Integrating Emacs with Siri Shortcuts

Emacs, Shortcuts, HomeKit

The big new feature in macOS Monterey

One of the most exciting features in the latest annual release of macOS was the introduction of Siri Shortcuts to the desktop for the first time. This isn’t the first automation solution to be introduced to OS X / macOS: before, it was common to craft custom workflows and automations in, or write custom AppleScript / OSAscript scripts.

Now, it is possible to automate practically anything not only in the macOS, but the Apple ecosystem in general:

In this post I’ll also demo how you can automate anything in the Apple ecosystem from the comfort of GNU Emacs, the world’s most extensible editor.

Integrating with Shortcuts

The Shortcuts CLI

While the new Shortcuts app is the main place for creating and sharing Shortcuts, Monterey also shipped with a new CLI tool conveniently called shortcuts. For example, you can run any Shortcut directly from your shell:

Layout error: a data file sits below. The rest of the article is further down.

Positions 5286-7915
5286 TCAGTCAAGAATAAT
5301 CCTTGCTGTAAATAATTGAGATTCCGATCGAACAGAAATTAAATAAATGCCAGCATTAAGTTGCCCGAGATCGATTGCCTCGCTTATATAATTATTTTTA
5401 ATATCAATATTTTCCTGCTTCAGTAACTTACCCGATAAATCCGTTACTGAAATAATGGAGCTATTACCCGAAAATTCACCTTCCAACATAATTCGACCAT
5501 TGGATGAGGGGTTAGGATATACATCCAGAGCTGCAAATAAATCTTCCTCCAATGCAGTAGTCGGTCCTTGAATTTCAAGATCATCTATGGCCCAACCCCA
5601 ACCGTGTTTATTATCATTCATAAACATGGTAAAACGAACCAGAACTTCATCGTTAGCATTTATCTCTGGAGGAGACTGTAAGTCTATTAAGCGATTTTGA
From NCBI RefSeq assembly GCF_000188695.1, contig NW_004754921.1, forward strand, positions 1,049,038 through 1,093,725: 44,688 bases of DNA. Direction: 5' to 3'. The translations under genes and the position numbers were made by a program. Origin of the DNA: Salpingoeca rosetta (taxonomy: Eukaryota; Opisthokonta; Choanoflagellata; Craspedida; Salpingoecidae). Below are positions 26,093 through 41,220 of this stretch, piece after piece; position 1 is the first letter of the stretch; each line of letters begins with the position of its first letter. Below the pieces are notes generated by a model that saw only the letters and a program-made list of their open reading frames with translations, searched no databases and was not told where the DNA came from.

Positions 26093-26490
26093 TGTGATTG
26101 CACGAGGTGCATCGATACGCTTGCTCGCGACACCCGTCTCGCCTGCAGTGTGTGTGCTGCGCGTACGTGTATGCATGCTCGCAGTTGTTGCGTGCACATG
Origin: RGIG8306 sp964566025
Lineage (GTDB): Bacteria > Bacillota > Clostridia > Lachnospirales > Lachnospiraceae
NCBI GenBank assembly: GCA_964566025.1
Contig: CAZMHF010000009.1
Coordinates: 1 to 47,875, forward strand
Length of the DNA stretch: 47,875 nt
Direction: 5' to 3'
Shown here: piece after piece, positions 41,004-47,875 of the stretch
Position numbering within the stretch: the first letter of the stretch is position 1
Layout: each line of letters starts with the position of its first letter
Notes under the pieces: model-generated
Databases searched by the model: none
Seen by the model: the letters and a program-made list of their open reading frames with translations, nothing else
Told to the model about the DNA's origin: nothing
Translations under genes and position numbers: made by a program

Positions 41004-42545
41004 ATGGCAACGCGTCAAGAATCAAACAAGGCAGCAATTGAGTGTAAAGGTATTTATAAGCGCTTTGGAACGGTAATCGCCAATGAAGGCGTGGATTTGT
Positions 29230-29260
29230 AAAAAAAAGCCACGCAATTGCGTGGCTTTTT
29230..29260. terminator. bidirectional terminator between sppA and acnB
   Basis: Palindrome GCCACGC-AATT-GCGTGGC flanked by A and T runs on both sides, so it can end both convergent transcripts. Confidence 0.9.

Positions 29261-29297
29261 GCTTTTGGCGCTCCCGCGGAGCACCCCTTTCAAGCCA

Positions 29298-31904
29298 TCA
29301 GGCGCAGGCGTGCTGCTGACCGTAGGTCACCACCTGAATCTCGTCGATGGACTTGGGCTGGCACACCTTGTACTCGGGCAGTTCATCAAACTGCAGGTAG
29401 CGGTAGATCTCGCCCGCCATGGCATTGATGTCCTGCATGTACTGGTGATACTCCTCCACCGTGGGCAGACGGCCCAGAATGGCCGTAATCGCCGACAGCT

shortcuts run SampleShortcut

Shortcuts URL scheme

macOS also exposes a new URL scheme appropriately named shortcuts:// as described in the official documentation.

For example, to open the editor for a Shortcut called SayDogg, it would look like shortcuts://open-shortcut?name=SayDogg.


I have recently created a new Emacs package called siri-shortcuts.el, which allows you to:

  • Interactively run Siri Shortcuts with auto completion
  • Launch and search the Shortcuts gallery (there is an open issue related to search)
  • Launch an editor for a Shortcut
  • Use simple helper functions to make your own automations and much more


For example, let’s create a simple automation where when opening an Elixir file / project, the color of a smart light strip in HomeKit will switch to purple and show a notification.

Shortcut example

Next, we add the following line to our init file (e.g. init.el):

(add-hook 'elixir-mode-hook (lambda () (siri-shortcuts-run "SetLightStripToPurple")))

Now, when Elixir mode is activated, it will trigger the Shortcut!



Of course, this is just the tip of the iceberg of what is possible with Shortcuts. I am excited to see what clever automations you will come up with, and feel free to share them with me in the comments or on Twitter!

Siri Shortcuts User Guide


Emacs Logo - By Amin Bandali -, CC BY-SA 4.0,